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Posting costs in Switzerland

  • Introduction

    • Based on the Agreement on the Free Movement of Persons between Switzerland and the EU, a company posting workers to Switzerland must comply with the standard pay and working conditions of the posting location, the profession and the industry, and observe the minimum-pay rules applicable in Switzerland. These obligations are laid down in the Posted Workers Act (PWA).

      Here you will find an overview of posting-related costs, which apply in particular to industries with a generally applicable collective employment contract containing minimum-pay requirements. How much a specific posting assignment costs depends on the relevant provisions of the applicable collective employment contract as well as the related inspections. Click on Legal -> Collective employment contracts for more details.

      The following overview contains information applicable to all industries as well as details pertaining to industries with minimum-pay requirements laid down in generally applicable collective employment contracts.

  • Minimum pay

    • At the very minimum, employers must guarantee their posted workers the working and pay conditions prescribed by Swiss federal law, Federal Council ordinances, generally applicable collective employment contracts and standard employment contracts with mandatory minimum pay (within the meaning of Art. 360a of the Swiss Code of Obligations). Click on Legal or Salary and working conditions for more details.

      Exceptions are made in two cases. The first is if the work to be performed is limited in scope. The second is in the case of assembly or initial installation work lasting less than eight days and forming part of the contract for product delivery. In these two instances, foreign companies posting workers are exempt from the minimum Swiss requirements regarding pay and holiday entitlement. This exception does not apply to construction or construction-related services, or to hotels and restaurants.

      For information on the minimum pay for each industry, click on Salary and working conditions -> Calculate minimum pay.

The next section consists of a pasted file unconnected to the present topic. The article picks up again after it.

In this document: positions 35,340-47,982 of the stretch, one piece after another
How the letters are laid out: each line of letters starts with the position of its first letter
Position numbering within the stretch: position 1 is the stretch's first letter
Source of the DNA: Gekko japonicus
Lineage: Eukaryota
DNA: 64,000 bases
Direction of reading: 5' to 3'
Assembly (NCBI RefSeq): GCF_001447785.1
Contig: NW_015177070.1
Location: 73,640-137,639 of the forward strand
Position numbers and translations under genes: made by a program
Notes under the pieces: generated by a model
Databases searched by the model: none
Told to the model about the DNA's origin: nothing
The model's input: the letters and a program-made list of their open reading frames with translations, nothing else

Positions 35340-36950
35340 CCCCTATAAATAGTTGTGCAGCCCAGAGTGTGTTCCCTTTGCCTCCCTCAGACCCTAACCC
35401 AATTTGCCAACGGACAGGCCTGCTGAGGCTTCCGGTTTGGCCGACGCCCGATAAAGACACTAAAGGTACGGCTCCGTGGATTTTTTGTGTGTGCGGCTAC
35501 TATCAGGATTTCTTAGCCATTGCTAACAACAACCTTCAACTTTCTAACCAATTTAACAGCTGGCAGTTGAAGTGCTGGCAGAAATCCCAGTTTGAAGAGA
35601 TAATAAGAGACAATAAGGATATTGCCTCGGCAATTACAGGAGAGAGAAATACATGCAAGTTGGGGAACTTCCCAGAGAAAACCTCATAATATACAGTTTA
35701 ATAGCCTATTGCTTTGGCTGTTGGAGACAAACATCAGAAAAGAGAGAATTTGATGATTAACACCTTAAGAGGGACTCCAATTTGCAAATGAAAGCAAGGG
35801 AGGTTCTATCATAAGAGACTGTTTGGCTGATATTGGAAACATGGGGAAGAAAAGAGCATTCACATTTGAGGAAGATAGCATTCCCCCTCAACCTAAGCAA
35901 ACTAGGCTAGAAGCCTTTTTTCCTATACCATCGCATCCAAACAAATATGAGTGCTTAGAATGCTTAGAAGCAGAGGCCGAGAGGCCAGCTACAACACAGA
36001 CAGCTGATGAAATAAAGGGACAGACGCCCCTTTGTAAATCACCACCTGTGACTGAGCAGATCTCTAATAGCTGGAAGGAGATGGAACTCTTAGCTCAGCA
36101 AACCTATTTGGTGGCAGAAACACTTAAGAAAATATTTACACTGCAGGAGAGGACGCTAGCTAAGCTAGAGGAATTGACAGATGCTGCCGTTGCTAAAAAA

• Compensation for accommodation and meals

    • Employers are required to cover posting costs such as travel, accommodation and meals. This rule is based on a statutory provision according to which the compensation granted can only be considered as a component of pay if it does not reimburse actual expenditures, for example for travel, meals and accommodation (Article 2(3) Posted Workers Act). Employers must be able to provide evidence of compensation for actual expenditures. If actual costs are unknown, fixed-rate amounts are used (see Accommodation and expenses).

  • Enforcement fees

    • Employers and workers who are party to a generally applicable collective employment contract must pay enforcement fees, which are applied towards the cost of inspecting and enforcing compliance with the contract. Foreign employers posting workers to Switzerland must also pay these fees.

      Enforcement fees are determined by criteria which vary by generally applicable collective employment contract. In some cases, a fixed-rate amount is collected; in others, the amount depends on pay. Under most collective employment contracts, fees are collected monthly.

      For details on the enforcement fees for each industry, click on Legal -> Collective employment contracts.

  • Surety bonds

    • Surety bonds cover any inspection and procedural costs, enforcement fees or contractual penalties incurred by infringing the terms of a collective employment contract. Employers posting a worker to Switzerland must obtain a surety bond if this is required by the relevant generally applicable collective employment contract.

      The amount of the surety bond depends on the total value, per calendar year, of the work performed. In general, no surety bond is required for work valued at less than CHF 2,000. The maximum surety-bond amount is CHF 10,000. The different tiers – as well as the surety-bond amount of each tier – vary by generally applicable collective employment contract. Surety bonds are handled by a Swiss central office known as the ZKVS.